AMWC urges customers to conserve water

Posted: Thursday, Jul 3rd, 2008

While Atascadero’s rainfall totals from the 2007-08 year represent a significant increase from the previous year, officials at Atascadero Mutual Water Company continue to urge community members to conserve water.

According to AMWC data, the 2007-08 rainfall year, which began on July 1, 2007 and ended on Monday, reflected a season total of 15.81 inches. This total represents a measurement taken on Sycamore Road at a confluence between Atascadero Creek and the Salinas River and is up from a 7.6-inch total in the 2006-07 rainfall year.

AMWC general manager John Neil said an average year of rainfall is about 17 inches and noted while groundwater levels in the wells that supply all of Atascadero’s water are near normal for this time of year, customers are still encouraged to conserve the natural resource as June through September represents a period of peak water demand. More than 50 percent of the water produced by AMWC is used between these months when demand can soar to 12 million gallons per day as compared to the winter months when the demand is about 3 million gallons per day, he said.

Gov. Arnold Schwarzenegger declared a statewide drought on June 4 and proclaimed a state of emergency due to severe water shortages for nine counties in the Central Valley on June 12. In addition, Neil said many water agencies across the state have declared water supply alerts and are urging customers to reduce water consumption while cracking down on those who waste water.

“The source of water for many of these agencies is the Colorado River and/or Sierra Nevada Mountains,” Neil said in a release. “Millions of people served by these water sources could face rationing in 2009. If such a restriction is invoked, it would be the first time since rationing was ordered in 1991 following six years of drought.”

Neil said 1991 also marked one of the driest periods in Atascadero’s 95-year history. During that time AMWC declared a water shortage condition, placed restrictions on outdoor watering and implemented a drought patrol, meaning employees searched for people in violation of the conditions the AMWC board had established.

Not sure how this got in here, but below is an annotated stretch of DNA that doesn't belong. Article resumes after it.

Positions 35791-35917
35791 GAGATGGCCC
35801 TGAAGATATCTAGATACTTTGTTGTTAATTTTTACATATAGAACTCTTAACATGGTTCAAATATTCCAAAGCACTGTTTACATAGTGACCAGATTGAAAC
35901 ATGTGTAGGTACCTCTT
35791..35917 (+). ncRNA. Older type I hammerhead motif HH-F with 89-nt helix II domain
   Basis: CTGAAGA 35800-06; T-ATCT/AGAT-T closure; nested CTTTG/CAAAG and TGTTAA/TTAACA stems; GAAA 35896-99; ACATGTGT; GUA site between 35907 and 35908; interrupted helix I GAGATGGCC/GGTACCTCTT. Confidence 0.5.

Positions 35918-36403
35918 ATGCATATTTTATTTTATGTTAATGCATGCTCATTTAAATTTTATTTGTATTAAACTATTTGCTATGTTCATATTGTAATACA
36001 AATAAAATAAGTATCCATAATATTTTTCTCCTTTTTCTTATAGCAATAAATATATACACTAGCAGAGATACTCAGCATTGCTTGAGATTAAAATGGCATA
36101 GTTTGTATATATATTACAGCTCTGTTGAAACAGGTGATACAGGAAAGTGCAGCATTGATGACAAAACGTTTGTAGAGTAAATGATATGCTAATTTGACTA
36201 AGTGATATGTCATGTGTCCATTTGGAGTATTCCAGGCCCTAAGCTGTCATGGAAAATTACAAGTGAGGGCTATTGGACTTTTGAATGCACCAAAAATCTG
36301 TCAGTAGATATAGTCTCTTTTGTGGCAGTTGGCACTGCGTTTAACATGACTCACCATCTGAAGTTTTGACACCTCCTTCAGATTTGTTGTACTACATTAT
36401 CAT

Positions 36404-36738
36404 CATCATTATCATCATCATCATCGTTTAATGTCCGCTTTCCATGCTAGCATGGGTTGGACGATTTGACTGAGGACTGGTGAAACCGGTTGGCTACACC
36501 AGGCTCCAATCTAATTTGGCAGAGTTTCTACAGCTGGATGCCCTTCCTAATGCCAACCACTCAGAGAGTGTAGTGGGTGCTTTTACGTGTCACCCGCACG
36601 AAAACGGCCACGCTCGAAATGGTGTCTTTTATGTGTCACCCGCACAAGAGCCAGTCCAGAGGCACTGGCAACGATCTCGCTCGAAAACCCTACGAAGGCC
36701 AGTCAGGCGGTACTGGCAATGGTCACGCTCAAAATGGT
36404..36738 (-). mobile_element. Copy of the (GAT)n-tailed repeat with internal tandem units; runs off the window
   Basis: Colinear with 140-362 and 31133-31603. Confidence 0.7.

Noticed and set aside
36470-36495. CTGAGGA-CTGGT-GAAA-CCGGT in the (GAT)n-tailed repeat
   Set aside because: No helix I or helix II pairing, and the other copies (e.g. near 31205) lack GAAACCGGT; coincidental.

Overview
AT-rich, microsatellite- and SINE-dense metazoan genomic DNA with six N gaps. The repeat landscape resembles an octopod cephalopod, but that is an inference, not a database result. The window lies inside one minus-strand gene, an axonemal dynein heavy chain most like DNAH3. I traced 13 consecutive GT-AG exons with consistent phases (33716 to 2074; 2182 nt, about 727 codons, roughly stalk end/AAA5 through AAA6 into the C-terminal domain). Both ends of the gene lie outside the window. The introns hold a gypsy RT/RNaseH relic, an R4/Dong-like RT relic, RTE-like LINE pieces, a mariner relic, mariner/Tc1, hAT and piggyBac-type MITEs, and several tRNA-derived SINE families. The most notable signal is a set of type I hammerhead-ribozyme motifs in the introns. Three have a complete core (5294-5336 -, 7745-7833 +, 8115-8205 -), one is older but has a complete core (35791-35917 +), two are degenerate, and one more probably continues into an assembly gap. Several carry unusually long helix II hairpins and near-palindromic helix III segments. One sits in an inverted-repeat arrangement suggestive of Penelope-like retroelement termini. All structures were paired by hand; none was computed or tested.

About two years ago, Neil said Atascadero also experienced a water shortage that involved similar restrictions, but did not need such an aggressive approach as there was more public outreach and thus, more cooperation. He said it is fortunate that Atascadero, unlike many other communities across the state, is not dependent on outside sources of water because there are often challenges beyond low rainfall years such as issues moving water from place to place. This also means the water saved in Atascadero this year will be available for residents next year.

Conserving water, he said, saves many things including the electricity involved with running wells, a factor that allows AMWC to keep costs under control.

AMWC offers several tips for customers to reduce peak summer demands. These tips include adjusting one’s sprinkler system, converting to drip irrigation and minimizing or reducing areas of turf grass.

AMWC also discourages people from watering landscaping in the middle of the day as evaporation is high and water does not have an opportunity to soak into root structures. In addition this time of day is often windier.

“We encourage people to water less often, but deeper,” Neil said while stating the best time to water is at night.

AMWC also offers a voluntary home water survey program. This program, AMWC water conservation manager Jamie Lien said, takes place between May and September and has included more than 700 homes since it started in the 1990s.

“We offer it as a service to our customers to help reduce water waste,” she said.

The program takes between an hour and an hour and a half. When representatives of AMWC first arrive at a home they will ask if the homeowner wants the toilets checked for leaks and will then move on to evaluate the irrigation system. To do this they will conduct a test to see how much water is coming out of the sprinklers and will set up irrigation flags in problem areas.

Lien said the typical pop up sprinklers can distribute an inch and a half to two and a half inches of water per hour.

“A lot of water is going through our sprinklers and that’s just one sprinkler head,” she said.

Through the program representatives of the water company also help homeowners establish a watering schedule and suggest ways to improve irrigation efficiency, such as switching to a drip irrigation system. In addition, they show homeowners how to program their irrigation controller and also offer help in things such as choosing the right type of plants and utilizing mulch.

To get involved with the program or for more information, contact Lien at 461-7217 ext. 17 or visit AMWC’s Web site The Web site also provides more information on water conservation.